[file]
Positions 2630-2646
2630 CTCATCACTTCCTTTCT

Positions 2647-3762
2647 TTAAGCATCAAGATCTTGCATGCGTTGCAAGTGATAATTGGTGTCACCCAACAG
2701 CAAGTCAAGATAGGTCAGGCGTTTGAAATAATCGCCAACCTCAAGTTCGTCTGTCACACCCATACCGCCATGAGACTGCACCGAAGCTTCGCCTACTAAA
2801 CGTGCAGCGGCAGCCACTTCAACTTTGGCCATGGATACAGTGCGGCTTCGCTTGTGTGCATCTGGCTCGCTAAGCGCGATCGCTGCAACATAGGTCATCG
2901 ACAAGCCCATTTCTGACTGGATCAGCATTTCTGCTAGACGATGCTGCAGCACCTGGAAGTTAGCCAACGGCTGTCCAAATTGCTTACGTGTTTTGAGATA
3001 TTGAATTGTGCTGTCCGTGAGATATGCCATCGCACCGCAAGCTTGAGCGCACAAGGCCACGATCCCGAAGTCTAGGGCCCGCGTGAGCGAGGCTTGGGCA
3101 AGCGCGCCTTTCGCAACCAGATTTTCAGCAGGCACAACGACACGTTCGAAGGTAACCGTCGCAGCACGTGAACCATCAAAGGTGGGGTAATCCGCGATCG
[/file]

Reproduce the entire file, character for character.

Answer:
Positions 2630-2646
2630 CTCATCACTTCCTTTCT

Positions 2647-3762
2647 TTAAGCATCAAGATCTTGCATGCGTTGCAAGTGATAATTGGTGTCACCCAACAG
2701 CAAGTCAAGATAGGTCAGGCGTTTGAAATAATCGCCAACCTCAAGTTCGTCTGTCACACCCATACCGCCATGAGACTGCACCGAAGCTTCGCCTACTAAA
2801 CGTGCAGCGGCAGCCACTTCAACTTTGGCCATGGATACAGTGCGGCTTCGCTTGTGTGCATCTGGCTCGCTAAGCGCGATCGCTGCAACATAGGTCATCG
2901 ACAAGCCCATTTCTGACTGGATCAGCATTTCTGCTAGACGATGCTGCAGCACCTGGAAGTTAGCCAACGGCTGTCCAAATTGCTTACGTGTTTTGAGATA
3001 TTGAATTGTGCTGTCCGTGAGATATGCCATCGCACCGCAAGCTTGAGCGCACAAGGCCACGATCCCGAAGTCTAGGGCCCGCGTGAGCGAGGCTTGGGCA
3101 AGCGCGCCTTTCGCAACCAGATTTTCAGCAGGCACAACGACACGTTCGAAGGTAACCGTCGCAGCACGTGAACCATCAAAGGTGGGGTAATCCGCGATCG